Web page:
Many artists will tell you that making and sharing art are good for your health, but these claims are also substantially backed by science.
Art is proven to help us:
- relieve stress,
- develop critical thinking skills,
- improve our memory,
- and explore our identities (1).
These benefits can be heightened when natural materials are incorporated into your practice (4). Earth-based materials are grounding for artists and their audiences and help individuals connect to Mother Earth.
Connecting Mother Earth & Her Children
Humans are a vital part of the Earth’s ecosystems; we're deeply connected to nature rather than separate from it. Our oldest, most basic bond is to Mother Earth, the environment around us which we rely on, contribute to, and create with. Because of our connection, creating with earth-based materials ties us to the world around us as well as our natural selves (1, 2, 4, 5). Earth-based materials are an extension of our organic bodies, heritages, and histories (2).
Creating art to ground yourself in the Earth, your heritage, and your environment provides clarity and reduces anxiety (4). It provides space to explore individual and communal relationships and our impacts on one another (2), and finding connections between yourself and the environment helps reduce feelings of isolation and depression (4).
Earth Art & Professional Health
Despite these findings, professional health fields have only recently started to use this practice (2, 3, 4, 5). Ecopsychology focuses on the emotional bonds between people and the Earth to heal the relationship between the two (4, 5). Eco-art therapy draws on ecopsychology to assist with self-reflection, expression, comfort, and connection between the self and the environment (4). This kind of therapy incorporates artistic practices that celebrate the connection between the artist and their materials (3, 4, 5). Both Eco-art therapy and Ecophyschology view healing human relations to the Earth through earth-based art as vital to healing interpersonal conflicts (3, 4, 5).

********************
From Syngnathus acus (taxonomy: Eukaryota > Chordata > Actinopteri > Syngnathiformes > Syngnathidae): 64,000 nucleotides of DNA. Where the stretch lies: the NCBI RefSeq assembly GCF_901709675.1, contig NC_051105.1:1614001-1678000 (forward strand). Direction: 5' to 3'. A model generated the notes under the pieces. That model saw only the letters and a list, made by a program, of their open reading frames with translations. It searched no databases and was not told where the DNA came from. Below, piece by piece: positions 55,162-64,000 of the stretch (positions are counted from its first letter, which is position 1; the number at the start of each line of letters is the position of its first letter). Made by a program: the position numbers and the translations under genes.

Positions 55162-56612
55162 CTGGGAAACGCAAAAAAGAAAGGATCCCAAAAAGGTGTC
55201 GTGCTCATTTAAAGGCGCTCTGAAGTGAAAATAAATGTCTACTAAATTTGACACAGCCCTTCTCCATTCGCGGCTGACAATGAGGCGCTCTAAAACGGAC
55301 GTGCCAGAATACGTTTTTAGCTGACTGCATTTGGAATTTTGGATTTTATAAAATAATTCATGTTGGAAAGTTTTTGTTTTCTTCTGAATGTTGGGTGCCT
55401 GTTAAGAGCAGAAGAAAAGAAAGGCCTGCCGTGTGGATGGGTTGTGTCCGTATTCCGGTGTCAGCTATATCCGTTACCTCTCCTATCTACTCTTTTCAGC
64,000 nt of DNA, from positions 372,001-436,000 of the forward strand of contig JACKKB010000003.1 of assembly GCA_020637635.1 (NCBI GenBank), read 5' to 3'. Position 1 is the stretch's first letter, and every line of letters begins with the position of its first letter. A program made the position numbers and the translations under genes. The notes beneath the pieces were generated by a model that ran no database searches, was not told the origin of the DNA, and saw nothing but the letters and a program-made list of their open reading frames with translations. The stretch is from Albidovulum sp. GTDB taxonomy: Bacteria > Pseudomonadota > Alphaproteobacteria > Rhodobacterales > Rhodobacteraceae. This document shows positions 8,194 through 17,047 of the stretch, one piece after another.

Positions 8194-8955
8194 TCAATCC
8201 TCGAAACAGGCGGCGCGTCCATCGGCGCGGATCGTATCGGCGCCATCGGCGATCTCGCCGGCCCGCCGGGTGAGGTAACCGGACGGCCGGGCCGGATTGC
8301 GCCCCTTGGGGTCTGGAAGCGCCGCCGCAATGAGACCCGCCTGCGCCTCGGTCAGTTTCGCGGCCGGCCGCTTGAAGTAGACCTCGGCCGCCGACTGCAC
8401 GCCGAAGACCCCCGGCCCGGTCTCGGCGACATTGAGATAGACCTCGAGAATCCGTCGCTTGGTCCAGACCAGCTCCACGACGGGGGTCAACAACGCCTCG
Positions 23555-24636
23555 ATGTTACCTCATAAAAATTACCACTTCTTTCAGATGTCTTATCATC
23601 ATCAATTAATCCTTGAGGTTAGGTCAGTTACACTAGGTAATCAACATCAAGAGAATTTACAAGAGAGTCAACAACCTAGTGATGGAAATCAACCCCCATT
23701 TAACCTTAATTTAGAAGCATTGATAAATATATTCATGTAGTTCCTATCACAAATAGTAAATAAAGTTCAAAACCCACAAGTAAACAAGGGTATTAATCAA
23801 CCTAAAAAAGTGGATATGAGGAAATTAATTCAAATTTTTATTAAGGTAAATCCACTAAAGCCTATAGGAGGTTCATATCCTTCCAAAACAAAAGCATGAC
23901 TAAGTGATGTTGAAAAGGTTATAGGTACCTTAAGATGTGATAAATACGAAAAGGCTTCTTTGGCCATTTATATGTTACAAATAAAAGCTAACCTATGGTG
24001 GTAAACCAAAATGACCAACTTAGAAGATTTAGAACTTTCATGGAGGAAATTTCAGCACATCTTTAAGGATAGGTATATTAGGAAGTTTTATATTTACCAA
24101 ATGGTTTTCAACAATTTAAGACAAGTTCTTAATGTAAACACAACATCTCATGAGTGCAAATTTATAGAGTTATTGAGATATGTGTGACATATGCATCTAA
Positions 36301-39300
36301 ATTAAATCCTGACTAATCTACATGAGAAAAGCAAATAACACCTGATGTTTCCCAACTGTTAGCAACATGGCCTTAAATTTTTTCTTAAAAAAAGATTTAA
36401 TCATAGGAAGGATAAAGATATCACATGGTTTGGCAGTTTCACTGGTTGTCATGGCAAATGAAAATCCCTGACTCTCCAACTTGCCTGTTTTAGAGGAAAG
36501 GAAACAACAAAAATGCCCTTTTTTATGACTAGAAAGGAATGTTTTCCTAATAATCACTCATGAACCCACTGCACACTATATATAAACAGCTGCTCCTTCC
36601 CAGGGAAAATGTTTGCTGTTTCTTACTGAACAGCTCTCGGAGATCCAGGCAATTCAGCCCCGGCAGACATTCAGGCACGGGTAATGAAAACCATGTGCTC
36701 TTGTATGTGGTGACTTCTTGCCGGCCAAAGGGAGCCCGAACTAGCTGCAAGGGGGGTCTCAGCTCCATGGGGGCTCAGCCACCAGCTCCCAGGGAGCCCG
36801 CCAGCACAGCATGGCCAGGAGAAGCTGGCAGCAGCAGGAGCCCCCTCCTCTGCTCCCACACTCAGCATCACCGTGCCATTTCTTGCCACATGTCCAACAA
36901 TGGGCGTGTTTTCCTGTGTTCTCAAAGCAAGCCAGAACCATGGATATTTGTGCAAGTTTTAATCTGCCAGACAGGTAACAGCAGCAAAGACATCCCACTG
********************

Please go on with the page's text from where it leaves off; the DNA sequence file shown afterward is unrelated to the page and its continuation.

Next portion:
Eco-art therapy can also assist in teaching healthy coping mechanisms. Earth art encourages repetitive, meditative moments that mirror those in the natural environment and help artists find calmness and center themselves (3).
The Earth & Her Resources
Because earth pigments are naturally-derived, many artists use these natural materials to incorporate the environment around them into their art. Similar to recycling, using earth-based materials for art creates a collaboration between artist and material; the artist remains the creator, but the materials help to breathe even more life and subtlety into their work (2, 4).
Rebirth & Renewal in Earth Art
Rebirth and renewal are ever-present in nature. The Earth’s ecosystems are circular and restorative, so using earth-based materials in your practice can spark feelings of rejuvenation. In creating artworks with earth pigments, we give new life to materials that have already existed long before we picked up our paint brushes (2). When artists use earth-based materials, they often state that these practices help them slow down in their busy lives to match the pace of the natural world (3, 4, 5). Imagining the state of artists' natural materials over time before they reached the palette helps some artists gain new, refreshed perspectives on their relationship to the Earth, especially in terms of time, beauty, and their own natural journey (3, 4, 5).
Want to learn more? Check out the sources from our article!
- Stressed out? Art can help us get through the coronavirus (Artists for the Earth)
- The Art Story (Earth Art Movement Overview)
- How art in nature heals: A glimpse into eco-art therapy (She Explores)
- Eco-Art Therapy: Deepening Connections with the Natural World (American Art Therapy Association)
- Eco-Art Therapy (Eco-Art Therapy)